In other words, as climate change makes food security and buying local increasingly important, much of southern Vancouver Island’s rich agricultural land is being developed for non-agricultural uses or simply under-utilized.
Farmland being farmed, a relatively rare sight in the Victoria area
ALR land represents seven percent of the CRD, with additional rural land not included in the ALR. Farm Credit Canada’s 2018/2019 report says that out of more than 700 farms in the capital region, less than half are growing food.
Another report, the Foodlands Access Program feasibility study, produced by Upland Agricultural Consulting Ltd for the regional district, states: “The underutilization of farmland, both now and in the future, is a lost regional opportunity. With over 50 percent of the region’s farmers retiring in the next 10 years, there is concern that new farmers will not be able to afford to enter the sector to replace them.” The study noted, “The high cost of land is a barrier, not only to new farmers, but also to those wishing to expand their business. This is due, in part, to agricultural lands being purchased by non-farmers and held with low risk for speculative purposes.”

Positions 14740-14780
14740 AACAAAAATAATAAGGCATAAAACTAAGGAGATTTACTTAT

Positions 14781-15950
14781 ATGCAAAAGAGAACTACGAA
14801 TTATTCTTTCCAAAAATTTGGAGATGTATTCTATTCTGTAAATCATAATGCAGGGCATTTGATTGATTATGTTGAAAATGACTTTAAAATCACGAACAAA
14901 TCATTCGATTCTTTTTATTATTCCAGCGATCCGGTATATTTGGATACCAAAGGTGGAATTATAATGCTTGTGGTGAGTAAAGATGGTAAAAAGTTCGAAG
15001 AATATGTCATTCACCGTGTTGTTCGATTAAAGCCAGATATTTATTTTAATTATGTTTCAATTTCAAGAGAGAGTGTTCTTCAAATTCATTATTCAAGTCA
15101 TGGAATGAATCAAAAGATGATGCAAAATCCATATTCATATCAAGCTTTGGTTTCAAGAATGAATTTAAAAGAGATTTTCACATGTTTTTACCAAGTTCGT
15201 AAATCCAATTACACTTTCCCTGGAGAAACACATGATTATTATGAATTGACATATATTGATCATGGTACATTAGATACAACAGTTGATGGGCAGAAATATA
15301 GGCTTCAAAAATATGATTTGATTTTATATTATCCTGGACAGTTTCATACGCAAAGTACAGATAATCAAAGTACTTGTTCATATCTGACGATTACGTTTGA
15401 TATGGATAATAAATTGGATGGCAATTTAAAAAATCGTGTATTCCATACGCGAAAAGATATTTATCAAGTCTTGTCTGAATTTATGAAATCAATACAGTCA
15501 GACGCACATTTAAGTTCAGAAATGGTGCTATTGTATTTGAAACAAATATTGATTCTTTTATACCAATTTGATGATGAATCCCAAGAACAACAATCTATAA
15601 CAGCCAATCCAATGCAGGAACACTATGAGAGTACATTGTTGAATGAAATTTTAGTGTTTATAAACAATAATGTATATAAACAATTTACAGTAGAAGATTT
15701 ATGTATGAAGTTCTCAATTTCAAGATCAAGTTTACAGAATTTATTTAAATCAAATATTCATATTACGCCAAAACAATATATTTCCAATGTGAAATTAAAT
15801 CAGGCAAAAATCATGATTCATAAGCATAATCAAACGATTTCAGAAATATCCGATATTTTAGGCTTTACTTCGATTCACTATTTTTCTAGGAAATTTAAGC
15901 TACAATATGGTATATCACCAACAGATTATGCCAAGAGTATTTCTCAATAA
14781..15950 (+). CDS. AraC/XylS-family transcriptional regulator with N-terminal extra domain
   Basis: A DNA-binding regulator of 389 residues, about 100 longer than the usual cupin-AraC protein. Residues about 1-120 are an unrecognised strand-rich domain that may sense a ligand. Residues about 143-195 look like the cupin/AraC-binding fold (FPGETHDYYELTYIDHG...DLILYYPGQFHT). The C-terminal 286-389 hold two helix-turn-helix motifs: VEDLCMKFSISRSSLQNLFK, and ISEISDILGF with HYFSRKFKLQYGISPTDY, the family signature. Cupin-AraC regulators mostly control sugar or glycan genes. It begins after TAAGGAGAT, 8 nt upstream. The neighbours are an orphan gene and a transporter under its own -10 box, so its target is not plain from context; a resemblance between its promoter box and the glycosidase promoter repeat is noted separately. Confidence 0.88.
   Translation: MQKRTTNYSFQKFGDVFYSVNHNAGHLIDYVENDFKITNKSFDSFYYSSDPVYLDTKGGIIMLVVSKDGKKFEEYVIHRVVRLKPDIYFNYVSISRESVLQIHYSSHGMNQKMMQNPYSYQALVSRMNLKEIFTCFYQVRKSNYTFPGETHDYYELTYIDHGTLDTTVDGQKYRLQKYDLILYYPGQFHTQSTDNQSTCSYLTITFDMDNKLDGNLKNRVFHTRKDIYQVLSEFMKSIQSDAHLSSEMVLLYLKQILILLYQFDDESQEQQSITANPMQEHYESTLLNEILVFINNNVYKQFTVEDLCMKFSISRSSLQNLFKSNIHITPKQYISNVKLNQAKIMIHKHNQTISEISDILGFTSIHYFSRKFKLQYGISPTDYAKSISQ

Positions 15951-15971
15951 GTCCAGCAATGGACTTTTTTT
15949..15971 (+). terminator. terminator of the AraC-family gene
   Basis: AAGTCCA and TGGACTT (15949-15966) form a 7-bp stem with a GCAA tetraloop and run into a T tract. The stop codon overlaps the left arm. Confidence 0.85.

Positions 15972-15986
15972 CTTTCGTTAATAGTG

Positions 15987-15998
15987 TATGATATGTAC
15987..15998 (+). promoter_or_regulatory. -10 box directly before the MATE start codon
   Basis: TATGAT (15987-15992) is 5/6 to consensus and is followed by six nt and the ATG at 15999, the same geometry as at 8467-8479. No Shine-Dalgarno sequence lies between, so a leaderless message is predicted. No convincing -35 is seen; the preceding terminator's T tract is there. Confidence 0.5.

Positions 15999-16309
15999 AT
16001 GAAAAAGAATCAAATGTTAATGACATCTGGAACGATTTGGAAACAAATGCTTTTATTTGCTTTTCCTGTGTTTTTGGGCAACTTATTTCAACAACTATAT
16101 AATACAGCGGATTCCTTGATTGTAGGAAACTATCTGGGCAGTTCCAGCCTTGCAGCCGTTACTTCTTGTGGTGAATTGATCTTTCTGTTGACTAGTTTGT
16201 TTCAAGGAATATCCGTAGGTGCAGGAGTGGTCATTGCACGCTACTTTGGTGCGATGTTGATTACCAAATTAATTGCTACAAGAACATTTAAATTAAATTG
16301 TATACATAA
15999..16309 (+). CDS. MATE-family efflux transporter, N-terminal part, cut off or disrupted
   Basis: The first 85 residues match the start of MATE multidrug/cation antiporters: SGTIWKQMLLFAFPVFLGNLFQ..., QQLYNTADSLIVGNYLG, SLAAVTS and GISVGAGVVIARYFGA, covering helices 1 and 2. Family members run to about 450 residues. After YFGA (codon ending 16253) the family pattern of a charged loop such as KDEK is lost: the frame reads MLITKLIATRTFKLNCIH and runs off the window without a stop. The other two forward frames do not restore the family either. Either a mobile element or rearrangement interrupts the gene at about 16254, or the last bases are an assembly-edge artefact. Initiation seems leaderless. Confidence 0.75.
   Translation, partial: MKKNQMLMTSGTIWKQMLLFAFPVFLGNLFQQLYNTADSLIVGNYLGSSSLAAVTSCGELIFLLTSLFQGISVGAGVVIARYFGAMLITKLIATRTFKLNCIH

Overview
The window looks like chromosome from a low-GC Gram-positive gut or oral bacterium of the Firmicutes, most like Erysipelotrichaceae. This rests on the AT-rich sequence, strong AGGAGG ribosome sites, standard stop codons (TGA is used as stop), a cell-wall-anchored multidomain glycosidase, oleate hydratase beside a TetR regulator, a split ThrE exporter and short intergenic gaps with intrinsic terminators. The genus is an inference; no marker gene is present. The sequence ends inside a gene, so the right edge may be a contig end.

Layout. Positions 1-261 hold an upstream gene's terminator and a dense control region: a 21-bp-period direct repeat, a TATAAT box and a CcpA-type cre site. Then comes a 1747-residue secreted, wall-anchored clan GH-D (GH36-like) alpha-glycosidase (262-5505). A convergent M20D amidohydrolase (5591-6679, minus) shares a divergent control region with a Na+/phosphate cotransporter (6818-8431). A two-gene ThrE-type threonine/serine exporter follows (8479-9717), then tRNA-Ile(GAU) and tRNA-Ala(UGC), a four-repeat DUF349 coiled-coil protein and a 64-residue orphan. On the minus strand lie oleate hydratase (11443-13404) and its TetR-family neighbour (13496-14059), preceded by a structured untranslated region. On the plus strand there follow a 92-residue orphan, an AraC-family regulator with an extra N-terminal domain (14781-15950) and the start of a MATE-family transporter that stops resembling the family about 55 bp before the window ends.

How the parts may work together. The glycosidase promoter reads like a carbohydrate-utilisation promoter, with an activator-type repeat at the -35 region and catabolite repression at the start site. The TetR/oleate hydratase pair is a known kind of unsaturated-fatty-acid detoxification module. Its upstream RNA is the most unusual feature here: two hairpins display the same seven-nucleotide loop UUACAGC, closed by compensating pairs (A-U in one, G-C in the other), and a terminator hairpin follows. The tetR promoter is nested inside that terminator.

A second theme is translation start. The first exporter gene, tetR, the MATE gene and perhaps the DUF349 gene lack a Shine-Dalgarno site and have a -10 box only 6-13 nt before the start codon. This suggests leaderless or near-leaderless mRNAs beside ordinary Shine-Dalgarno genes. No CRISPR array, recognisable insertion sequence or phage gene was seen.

As the southern Vancouver Island population grows, farmland is appealing to those who want to put down roots in a rural setting and are willing to pay between $100,000 and $200,000 an acre. While the cost of farmland across BC increased by 6.7 percent in 2018, on Vancouver Island it jumped by 21.7 percent, the highest regional increase in the country, according to Farm Credit Canada’s Farmland Values Report.
Saanich Councillor Nathalie Chambers, who farms Madrona Farm in the Blenkinsop Valley with her husband David, has fought against development and dumping of fill in the soil-rich Blenkinsop Valley. Chambers believes the price of farmland and non-permitted activities, which degrade the soil and pollute watersheds, are the largest obstacles to saving farmland. And, she adds, “Mega-mansion carbuncles are totally contagious.”
Linda Geggie, executive director of the Capital Region Food and Initiatives Roundtable (CRFAIR), agrees mega-homes are a problem. “A lot of people say that on most of the land on the Peninsula, the biggest crop is large estate homes,” said Geggie, who believes urban containment zones are a valuable weapon against development on rural land, especially when combined with stricter enforcement of zoning restrictions.